You're removed from your own head by a wall of stale cold air. The automatic doors slide shut behind you as you try to remember what you were doing.
Oh yeah. The milk.
About half the registers are staffed at this hour. It's surprising they can afford to offer even that many. The economy must be on the rise.
The nursery. Flowers couldn't hurt but there's probably no milk over there. It's closed, anyway.
The cafe. You wonder when the first shift starts. You wonder if she's working today.
There's a big display of lawn chairs just past the registers. Farther behind that you might see a bank of refrigerators. Might as well look.
Let's get out of here.
The price of milk, on the other hand…
What a loaded word.
The nights when she would slip out unannounced while you were asleep—what was going through her mind when she ended up behind that counter?
How did she smile so warmly at all those uncaffeinated slobs?
Anyone that doesn't already have lawn chairs doesn't have the space to sit in them. Still, they're here, and they're inescapable.
The air is even colder and more stale back here. In front of you is a deep metal enclosure full of red meat adhered to white foam, cut and sliced and ground in every which way. In either direction there are larger, free-standing cases, frozen vegetables protected by glass doors. You've forgotten how the summer night feels.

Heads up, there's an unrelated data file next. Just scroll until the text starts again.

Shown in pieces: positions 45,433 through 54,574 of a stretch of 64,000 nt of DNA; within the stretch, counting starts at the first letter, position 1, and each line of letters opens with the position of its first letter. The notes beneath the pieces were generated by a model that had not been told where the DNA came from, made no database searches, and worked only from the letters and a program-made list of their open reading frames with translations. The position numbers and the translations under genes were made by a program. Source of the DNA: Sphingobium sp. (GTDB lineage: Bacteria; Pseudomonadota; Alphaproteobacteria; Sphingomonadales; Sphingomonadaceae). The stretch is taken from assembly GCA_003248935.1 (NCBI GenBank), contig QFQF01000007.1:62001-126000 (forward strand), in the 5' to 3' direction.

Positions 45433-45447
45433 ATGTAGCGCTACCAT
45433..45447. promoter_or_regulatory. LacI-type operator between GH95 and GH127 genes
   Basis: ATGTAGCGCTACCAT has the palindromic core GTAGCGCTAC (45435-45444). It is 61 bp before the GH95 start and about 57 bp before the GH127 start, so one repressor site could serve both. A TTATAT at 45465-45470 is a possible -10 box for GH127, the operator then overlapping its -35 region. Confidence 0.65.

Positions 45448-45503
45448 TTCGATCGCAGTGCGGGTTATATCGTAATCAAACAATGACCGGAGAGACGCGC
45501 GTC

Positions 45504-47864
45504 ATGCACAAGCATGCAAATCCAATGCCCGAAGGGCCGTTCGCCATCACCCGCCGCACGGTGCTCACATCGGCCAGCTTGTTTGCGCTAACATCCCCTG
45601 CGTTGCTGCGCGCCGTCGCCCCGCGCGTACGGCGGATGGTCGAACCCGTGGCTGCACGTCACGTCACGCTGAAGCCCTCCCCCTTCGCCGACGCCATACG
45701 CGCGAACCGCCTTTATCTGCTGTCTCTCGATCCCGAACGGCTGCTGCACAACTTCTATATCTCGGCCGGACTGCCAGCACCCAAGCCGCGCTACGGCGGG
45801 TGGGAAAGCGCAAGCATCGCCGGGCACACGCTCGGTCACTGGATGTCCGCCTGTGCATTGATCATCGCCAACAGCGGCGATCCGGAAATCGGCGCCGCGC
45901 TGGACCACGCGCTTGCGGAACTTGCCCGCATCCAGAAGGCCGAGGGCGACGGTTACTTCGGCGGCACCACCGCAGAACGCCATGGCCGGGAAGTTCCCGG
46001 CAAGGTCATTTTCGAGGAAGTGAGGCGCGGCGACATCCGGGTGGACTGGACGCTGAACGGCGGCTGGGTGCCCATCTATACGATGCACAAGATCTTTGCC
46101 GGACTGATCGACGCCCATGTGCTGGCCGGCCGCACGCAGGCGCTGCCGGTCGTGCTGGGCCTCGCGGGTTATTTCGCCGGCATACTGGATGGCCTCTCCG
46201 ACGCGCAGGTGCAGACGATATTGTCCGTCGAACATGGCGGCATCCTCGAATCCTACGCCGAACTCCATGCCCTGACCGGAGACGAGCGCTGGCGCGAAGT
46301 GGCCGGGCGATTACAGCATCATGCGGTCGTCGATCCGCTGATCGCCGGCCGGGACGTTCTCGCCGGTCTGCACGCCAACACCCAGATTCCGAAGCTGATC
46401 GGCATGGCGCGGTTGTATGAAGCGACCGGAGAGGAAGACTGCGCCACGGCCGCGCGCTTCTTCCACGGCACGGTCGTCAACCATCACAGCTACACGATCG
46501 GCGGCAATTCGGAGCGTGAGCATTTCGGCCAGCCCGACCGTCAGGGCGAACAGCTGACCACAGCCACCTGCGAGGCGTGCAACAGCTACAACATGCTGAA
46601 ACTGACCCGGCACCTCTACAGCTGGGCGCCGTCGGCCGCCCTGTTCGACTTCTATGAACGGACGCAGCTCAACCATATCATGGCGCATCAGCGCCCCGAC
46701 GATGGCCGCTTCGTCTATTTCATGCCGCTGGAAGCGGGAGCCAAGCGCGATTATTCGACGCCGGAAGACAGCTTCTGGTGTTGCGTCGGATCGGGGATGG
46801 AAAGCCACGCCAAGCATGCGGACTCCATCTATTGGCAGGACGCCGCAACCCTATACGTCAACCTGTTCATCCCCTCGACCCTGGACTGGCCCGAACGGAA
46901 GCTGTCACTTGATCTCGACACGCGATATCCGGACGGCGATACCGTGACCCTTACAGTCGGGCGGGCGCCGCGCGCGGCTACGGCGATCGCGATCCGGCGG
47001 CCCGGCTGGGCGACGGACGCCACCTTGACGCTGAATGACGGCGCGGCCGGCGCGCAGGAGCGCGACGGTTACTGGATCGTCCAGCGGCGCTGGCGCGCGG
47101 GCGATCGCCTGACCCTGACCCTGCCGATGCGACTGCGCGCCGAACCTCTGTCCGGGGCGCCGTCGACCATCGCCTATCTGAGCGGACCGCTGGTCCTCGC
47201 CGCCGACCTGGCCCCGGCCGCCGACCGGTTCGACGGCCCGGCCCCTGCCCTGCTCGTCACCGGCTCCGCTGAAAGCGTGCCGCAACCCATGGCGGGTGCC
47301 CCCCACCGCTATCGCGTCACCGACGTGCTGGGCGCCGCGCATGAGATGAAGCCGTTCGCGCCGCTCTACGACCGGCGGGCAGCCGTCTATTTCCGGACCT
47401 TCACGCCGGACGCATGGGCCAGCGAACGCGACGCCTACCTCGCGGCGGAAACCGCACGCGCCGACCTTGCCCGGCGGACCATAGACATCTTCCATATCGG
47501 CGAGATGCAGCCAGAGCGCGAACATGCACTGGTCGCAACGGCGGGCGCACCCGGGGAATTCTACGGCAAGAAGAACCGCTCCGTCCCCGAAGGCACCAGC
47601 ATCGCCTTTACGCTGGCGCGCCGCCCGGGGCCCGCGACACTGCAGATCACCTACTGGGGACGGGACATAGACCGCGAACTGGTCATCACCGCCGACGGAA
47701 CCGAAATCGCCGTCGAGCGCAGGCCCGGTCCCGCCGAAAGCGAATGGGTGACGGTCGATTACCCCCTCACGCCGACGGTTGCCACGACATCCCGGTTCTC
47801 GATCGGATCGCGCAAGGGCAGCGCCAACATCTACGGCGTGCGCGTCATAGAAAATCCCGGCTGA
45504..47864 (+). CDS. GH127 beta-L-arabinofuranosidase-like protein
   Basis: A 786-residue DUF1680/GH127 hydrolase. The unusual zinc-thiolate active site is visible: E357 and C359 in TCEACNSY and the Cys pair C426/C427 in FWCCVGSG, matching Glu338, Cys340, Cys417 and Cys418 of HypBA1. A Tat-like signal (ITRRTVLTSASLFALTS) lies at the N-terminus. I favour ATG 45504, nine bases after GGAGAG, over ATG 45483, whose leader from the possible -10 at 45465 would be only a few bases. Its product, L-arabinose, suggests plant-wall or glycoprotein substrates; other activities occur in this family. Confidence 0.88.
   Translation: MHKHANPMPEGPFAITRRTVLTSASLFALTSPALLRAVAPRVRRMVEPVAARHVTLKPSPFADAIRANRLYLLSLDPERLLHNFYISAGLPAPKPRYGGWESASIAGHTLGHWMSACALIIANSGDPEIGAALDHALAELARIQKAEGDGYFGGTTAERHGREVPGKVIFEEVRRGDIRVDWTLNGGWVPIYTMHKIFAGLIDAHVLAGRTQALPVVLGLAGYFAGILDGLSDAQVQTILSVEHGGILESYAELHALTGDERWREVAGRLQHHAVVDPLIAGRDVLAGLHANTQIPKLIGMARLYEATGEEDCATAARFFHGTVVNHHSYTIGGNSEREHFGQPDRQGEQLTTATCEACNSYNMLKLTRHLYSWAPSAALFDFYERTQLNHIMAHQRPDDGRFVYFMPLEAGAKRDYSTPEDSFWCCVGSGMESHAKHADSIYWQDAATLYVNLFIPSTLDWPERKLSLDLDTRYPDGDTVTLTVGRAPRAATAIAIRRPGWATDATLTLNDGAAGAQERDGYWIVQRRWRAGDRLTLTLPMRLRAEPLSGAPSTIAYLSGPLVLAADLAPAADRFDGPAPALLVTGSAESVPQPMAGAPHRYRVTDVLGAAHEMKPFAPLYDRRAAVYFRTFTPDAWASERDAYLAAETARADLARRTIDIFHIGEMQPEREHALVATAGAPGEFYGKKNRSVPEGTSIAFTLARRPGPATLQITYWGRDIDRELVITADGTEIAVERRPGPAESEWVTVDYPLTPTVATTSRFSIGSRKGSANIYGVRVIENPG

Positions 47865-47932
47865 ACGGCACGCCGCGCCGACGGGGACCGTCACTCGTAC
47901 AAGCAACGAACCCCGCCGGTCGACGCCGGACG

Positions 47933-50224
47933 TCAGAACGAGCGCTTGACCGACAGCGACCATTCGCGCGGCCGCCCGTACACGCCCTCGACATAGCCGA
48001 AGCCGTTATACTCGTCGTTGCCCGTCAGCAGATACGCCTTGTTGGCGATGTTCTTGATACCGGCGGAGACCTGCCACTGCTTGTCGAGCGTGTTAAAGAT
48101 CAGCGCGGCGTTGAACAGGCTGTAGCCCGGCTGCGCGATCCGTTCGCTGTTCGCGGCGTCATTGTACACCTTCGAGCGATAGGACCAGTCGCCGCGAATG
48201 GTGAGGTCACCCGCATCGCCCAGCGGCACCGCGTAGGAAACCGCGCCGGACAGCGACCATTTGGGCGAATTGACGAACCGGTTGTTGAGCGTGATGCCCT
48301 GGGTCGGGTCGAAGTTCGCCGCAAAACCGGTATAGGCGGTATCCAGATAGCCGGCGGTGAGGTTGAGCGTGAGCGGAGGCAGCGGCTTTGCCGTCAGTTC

Orange juice is not unlike milk. Maybe that's the place to be.
There are so many bottles and cartons of juice here. It's hard to believe that this many varieties of juice are popular enough to survive in this town. What's the shelf life on a half-gallon of apple-pomegranate juice? Do you want to know?
There's cheese next door. Then there's eggs, and above the eggs is some milk. The carton you took left one frustratingly empty space in the otherwise perfect line of products. Further down is bread, and the meat is back that way.
No sense in grabbing more.
Oh right, milk! That's what you were looking for!
Might as well retrace our steps.
Maybe there's something good back there.
You place your milk on the far end of the conveyor belt and walk alongside it as the cashier coaxes your prize forward. You recognize her but try to avoid eye contact.
She rings up your milk. You swipe your credit card. The screen illuminates.
If you're quick, you can get home before she's hungry. Maybe you can even have the bottle warm by the time she wakes up.
You get into your car.
They're as uncomfortable as they look. Still, you wonder if you could afford a set. Have some iced tea at dusk outside.
Onward, to the colder parts.
The milk was over here.
Where the humans are.